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Old 09-10-2014, 04:34 AM   #30
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I would spend a bit of time looking through this site and Pinterest, and decide what style and techniques you are most interested in now. Buy supplies for that first, whether it be a Cuttlebug and embossing folders, or watercolor supplies.
As your tastes change and develop, you can add supplies.
This strategy has worked for me, and now 6 years later I have a lot of crap, er craft supplies!
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Old 09-10-2014, 04:45 AM   #31
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I've not read all the posts so this might be a duplicate but I'd choose a line of paper and inks you like and buy all the Cardstock and ink from them. Maybe you aren't so matchy as I am but I like to have inks and papers that match. SSS, Avery Elle, Taylored expressions, Wplus9, Studio Calico, MFT and PTI all have various numbers of coordinates and different colour palettes. Some are bright and fun and others have more trendy colours.

Check out prices and especially shipping deals when deciding where to buy as paper is quite heavy. Obviously you also need specialty inks like Memento (and if you aren't matchy I like their whole line of inks) for Copic outlines, waterproof or archival ink etc. Another factor to look at is whether you want dye, pigment or hybrid ink so keep that in mind too. Some companies carry matching ribbon, felt, buttons and matching Copics too so that might be another factor if you are really matchy!

For sentiments, I can recommend two sets I reach for over and over. PTI 'mega mixed messages' and WMS has a big sentiment set with lots of little addition word stamps to go with the bigger words. Sorry, forget the name.

If you like embellies and you have Copics, buy all white for now and dye them to match. It doesn't take long and helps when starting out. Sequins, buttons, ribbon, pearls and rhinestones can all be dyed pretty easily. For ribbon, scribble on a craft mat or alternative (link to a few cheaper ideas in this weeks newsletter) and add alcohol to thin the colour into a dye. The colour will lighten so go with a darker colour than you think you need. Smush the ribbon into the colour and add more alcohol if needed to spread the colour.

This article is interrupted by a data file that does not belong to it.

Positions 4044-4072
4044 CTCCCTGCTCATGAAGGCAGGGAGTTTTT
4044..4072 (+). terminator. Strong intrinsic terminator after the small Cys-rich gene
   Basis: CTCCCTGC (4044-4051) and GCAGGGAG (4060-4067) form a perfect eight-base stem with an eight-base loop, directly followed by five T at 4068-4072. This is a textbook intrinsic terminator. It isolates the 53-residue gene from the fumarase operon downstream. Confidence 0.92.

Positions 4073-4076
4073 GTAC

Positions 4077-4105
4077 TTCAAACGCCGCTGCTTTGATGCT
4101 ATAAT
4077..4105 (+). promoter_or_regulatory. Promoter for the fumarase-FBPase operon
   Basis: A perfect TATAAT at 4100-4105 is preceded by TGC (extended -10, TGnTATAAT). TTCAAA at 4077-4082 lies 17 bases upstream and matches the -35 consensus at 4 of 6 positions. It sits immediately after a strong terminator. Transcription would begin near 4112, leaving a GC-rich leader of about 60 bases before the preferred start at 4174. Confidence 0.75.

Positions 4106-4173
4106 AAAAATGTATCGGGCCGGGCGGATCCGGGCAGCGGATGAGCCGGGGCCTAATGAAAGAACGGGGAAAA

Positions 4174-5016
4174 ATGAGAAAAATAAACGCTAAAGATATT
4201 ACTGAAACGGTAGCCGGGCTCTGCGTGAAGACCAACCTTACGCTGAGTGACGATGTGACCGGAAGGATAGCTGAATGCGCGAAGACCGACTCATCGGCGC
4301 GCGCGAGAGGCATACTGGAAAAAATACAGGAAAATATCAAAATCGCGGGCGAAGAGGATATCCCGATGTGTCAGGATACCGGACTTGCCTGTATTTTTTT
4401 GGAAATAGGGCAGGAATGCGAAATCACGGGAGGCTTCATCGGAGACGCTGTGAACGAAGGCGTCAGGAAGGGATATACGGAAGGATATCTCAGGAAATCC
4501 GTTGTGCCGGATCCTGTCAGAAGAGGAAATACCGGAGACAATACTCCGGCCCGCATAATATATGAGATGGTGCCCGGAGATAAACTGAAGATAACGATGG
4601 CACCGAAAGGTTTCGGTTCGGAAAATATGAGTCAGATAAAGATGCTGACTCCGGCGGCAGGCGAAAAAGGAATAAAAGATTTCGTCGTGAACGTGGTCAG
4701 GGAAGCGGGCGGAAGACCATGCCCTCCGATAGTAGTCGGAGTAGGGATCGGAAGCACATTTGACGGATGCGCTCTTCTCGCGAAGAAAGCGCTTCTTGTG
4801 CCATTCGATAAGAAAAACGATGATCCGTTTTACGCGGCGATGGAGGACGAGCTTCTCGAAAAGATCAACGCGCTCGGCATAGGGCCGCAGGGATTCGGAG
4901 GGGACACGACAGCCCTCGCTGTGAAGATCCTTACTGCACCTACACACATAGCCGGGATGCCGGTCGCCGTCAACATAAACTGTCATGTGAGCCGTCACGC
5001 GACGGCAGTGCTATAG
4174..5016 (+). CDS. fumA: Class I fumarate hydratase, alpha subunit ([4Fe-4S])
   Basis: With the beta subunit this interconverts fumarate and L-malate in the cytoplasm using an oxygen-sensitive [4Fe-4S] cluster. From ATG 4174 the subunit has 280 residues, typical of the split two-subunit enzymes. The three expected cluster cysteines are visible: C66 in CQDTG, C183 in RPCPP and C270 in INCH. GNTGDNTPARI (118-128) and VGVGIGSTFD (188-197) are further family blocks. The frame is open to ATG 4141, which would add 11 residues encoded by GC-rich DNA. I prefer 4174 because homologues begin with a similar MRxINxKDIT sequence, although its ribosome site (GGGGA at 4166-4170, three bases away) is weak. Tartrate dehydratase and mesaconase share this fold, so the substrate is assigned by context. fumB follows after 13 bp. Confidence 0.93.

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Old 09-10-2014, 04:52 AM   #32
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I agree to find your style before getting too far. And if you are interested in Watercolors check out the Online card class to see techniques and materials in action.

For embellishments get just white or silver and color them:
Ribbon and flowers can be colored with distress inks and water
Pearl, rinestones, and brads can be colored with Copics.

I also recommend embossing powder in white, clear and your favorite metallic. I like Stampendous fine detail for white.
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Old 09-10-2014, 04:53 AM   #33
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Quote:
Originally Posted by AGooding7 View Post
I am not the smartest person... I quit stamping about five years ago and sold it all. (Yes, everything I owned. It's ok to cry with me.) I wish I could tell you why. I don't know.

BUT I'm now getting back into it (with a solemn oath that I will never again sell a single thing). So I have to start over. I only have my paper cutter and bone folder from my original supplies.

So, tell me, if YOU were starting fresh, what would be your must have tools and supplies? I've already have some Copics and stamps, but I'm wondering what I should focus on as a I rebuild. My mind wants everything I used to have, but my bank account says I should probably start small.
I say get a Silhouette Cameo! They are on sale right now for $229! You will not have to buy a bunch of dies! 10 sets of dies would pay for Cameo! You can cut tons of types of paper, fabric, felt, chipboard, etc.
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Old 09-10-2014, 05:05 AM   #34
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Quote:
Originally Posted by ladyofcards View Post
I say get a Silhouette Cameo! They are on sale right now for $229! You will not have to buy a bunch of dies! 10 sets of dies would pay for Cameo! You can cut tons of types of paper, fabric, felt, chipboard, etc.
Ugh they are on sale at Joann's!
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Old 09-10-2014, 05:35 AM   #35
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Overstock may have a better deal (not that I am stalking it or anything)
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Old 09-10-2014, 06:00 AM   #36